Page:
James Madison University

James Madison University recognizes that the landscape is a vital component of the campus. With this understanding and a commitment to preserve the beauty and quality of the existing landscape, the university created the Campus Maintenance and Management Plan. The plan strives to incorporate the requirements of the university's ever-growing population and enhance the scenic beauty while minimizing the essential maintenance costs and service needs of the functioning institution.

History of the university With the Blue Ridge Mountains on the eastern horizon and the Allegheny Ridge on the western horizon, the 472-acre campus of James Madison University blends the spirit of a collegiate atmosphere with the natural beauty and resources of the area.

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In its 89-year history, James Madison University (JMU) has grown from a state school for women to today's coeducational comprehensive university with a fall 1995 enrollment of 11,927. The Virginia General Assembly established the university in 1908 as the State Normal and Industrial School for Women at Harrisonburg. The university was named Madison College in 1938, in honor of the fourth president of the United States. In 1977, the name was changed to James Madison University.

JMU is a mid-size state-assisted university that has experienced dramatic growth in academic prestige and popularity over the past 20 years. Several national publications have cited JMU as one of the best undergraduate universities in the country. The appearance of JMU's landscapes and facilities also reflects this excellence. In 1994, the Association of Physical Plant Administrators presented the JMU Facilities Management Department the award for excellence in facilities management.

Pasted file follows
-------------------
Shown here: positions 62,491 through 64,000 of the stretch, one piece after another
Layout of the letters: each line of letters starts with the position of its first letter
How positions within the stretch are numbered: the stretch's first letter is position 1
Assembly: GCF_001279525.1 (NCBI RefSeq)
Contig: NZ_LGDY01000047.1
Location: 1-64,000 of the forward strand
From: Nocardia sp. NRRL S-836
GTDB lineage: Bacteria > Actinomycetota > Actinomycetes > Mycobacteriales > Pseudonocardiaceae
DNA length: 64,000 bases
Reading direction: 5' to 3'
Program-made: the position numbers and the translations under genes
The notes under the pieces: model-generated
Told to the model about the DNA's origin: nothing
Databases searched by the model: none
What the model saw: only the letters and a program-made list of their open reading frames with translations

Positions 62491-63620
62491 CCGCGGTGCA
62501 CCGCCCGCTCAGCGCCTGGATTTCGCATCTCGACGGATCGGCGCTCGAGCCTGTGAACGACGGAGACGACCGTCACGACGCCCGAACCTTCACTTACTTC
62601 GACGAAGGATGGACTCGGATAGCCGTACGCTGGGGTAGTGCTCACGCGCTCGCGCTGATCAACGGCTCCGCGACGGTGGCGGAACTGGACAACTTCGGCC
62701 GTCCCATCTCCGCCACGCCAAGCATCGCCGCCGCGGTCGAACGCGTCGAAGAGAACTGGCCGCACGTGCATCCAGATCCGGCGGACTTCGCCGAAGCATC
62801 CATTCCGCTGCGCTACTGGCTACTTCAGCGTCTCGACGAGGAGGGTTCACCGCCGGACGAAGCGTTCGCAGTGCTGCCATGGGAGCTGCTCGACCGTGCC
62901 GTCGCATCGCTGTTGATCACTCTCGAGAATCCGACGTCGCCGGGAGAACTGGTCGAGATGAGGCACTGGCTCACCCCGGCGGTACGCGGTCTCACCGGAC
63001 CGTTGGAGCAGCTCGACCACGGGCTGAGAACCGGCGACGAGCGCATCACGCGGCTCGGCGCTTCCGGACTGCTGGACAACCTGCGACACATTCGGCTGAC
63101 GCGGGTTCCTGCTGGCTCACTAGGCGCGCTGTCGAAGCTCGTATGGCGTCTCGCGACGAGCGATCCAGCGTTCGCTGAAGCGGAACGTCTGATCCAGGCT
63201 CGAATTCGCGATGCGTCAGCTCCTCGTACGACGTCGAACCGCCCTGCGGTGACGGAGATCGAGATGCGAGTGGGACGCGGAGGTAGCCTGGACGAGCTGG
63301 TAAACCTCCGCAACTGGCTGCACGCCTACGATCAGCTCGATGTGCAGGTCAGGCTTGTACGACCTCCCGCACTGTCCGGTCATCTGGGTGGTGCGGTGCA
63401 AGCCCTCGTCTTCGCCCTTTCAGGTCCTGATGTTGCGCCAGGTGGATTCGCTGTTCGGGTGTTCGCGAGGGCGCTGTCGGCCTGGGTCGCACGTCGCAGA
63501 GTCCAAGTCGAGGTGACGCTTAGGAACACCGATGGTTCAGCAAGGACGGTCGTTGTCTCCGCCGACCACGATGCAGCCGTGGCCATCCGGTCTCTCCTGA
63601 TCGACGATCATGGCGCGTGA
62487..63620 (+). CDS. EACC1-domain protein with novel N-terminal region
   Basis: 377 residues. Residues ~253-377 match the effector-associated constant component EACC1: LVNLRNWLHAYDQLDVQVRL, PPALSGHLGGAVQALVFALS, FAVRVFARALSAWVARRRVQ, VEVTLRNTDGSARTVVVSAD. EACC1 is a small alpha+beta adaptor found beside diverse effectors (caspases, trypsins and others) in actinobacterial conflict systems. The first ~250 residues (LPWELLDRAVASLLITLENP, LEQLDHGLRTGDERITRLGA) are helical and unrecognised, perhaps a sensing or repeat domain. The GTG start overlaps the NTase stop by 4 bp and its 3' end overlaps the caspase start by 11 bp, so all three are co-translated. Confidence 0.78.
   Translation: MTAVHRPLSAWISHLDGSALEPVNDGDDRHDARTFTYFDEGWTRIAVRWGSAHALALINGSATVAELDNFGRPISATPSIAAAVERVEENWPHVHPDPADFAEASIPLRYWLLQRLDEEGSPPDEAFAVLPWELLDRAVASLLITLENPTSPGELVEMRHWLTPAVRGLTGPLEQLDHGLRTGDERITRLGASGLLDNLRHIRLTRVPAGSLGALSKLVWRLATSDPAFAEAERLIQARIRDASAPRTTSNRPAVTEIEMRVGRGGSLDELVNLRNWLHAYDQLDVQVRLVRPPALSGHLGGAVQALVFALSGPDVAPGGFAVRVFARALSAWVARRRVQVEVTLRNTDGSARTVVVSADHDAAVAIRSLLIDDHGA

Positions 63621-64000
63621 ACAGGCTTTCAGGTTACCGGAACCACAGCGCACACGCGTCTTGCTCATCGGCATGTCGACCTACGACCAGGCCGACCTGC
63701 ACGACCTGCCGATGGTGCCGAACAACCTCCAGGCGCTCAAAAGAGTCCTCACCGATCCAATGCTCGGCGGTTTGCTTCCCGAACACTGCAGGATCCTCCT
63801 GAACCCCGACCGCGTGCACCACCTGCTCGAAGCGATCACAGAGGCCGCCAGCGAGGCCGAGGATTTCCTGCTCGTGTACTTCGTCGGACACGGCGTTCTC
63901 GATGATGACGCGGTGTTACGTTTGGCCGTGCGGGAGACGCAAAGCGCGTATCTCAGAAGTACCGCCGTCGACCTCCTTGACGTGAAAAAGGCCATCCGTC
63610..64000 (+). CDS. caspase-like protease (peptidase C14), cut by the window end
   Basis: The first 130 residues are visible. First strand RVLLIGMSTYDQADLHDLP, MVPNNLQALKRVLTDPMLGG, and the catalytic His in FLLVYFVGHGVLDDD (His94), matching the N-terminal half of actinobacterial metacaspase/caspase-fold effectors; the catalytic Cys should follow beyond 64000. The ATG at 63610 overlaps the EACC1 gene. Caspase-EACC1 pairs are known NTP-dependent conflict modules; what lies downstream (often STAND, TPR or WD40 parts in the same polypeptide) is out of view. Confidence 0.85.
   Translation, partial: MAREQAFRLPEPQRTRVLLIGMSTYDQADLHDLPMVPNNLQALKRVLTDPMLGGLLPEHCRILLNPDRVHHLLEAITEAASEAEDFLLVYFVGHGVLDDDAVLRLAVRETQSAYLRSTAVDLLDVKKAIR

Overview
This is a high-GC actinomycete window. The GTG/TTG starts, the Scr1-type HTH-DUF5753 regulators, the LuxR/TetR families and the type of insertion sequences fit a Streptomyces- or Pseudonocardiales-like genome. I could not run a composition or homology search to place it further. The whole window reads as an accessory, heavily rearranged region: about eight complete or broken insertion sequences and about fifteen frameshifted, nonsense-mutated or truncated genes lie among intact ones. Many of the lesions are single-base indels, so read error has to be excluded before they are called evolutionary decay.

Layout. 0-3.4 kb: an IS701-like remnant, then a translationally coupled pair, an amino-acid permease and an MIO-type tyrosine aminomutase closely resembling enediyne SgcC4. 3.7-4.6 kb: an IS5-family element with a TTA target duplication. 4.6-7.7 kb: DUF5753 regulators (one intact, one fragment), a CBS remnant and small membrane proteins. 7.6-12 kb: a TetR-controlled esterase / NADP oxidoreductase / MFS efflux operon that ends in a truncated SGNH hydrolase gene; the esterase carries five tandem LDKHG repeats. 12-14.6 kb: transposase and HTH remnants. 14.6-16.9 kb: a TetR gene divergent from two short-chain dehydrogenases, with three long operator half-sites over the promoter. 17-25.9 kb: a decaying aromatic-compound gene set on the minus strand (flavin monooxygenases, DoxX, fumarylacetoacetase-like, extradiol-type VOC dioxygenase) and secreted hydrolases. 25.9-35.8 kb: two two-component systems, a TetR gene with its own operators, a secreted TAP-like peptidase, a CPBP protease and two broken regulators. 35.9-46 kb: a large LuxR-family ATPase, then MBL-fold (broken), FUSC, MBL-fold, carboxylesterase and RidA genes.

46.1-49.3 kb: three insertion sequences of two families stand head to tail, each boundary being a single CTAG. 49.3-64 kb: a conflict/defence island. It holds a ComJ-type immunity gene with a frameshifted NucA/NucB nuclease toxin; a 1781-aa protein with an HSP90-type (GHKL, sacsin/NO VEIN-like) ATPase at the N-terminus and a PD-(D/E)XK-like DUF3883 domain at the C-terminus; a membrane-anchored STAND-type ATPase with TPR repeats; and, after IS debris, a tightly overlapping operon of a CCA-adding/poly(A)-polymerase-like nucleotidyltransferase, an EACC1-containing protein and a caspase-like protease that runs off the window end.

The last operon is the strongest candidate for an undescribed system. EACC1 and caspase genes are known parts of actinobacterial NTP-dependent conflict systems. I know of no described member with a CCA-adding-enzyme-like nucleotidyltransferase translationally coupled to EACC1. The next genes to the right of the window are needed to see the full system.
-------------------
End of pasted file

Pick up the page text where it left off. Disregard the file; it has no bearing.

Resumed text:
Comprehensive guidelines To maintain the university's high standards of grounds maintenance, JMU developed the Campus Maintenance and Management Plan, which "establishes the guidelines for conserving and enhancing the existing character of the campus while--at the same time--simplifying maintenance requirements."

A lot of time and work went into developing the landscape-management plan, and Roy Cardin, grounds supervisor, believes it is a good concept. "This plan has been reviewed extensively, and it has a lot of input from our staff along with the architects. A lot of work went into the program," says Cardin.

Following the established guidelines will help to maintain the quality of the campus for the future. "Our plan was implemented 2 years ago, so we are still in the early stages of it," says Cardin. "We are following a lot of the plan, but it is a guideline. It is not a bible. We stick to it as tight as we can."

The plan addresses the campus's seven precincts: core, roadway, academic, residential, athletic, parking and greenway. Each precinct has its own specific guidelines for trees, shrubs, turf management and flower beds. The guidelines set forth the design aspects of the grounds and enable the crew to concentrate its efforts on the maintenance of the grounds.

* Trees. Canopies of trees line roads and sidewalks around the campus. Red/scarlet oak, white ash, white oak and beech are the dominant species on the campus. Each precinct has a canopy-tree and a continual ornamental-tree planting schedule with both 5-year and long-term goals. For example, the residential precinct has a continual-canopy 5-year replenishment goal of 25 trees per year and a long-term goal of 10 trees per year.

Tree standards also include a fertilization and pruning schedule. The campus has many small flowering trees that require special attention in areas difficult to access due to the schedules of the facilities. Trees that are not included on the preferred species lists and have no special significance are taken off the maintenance cycle and removed when appropriate.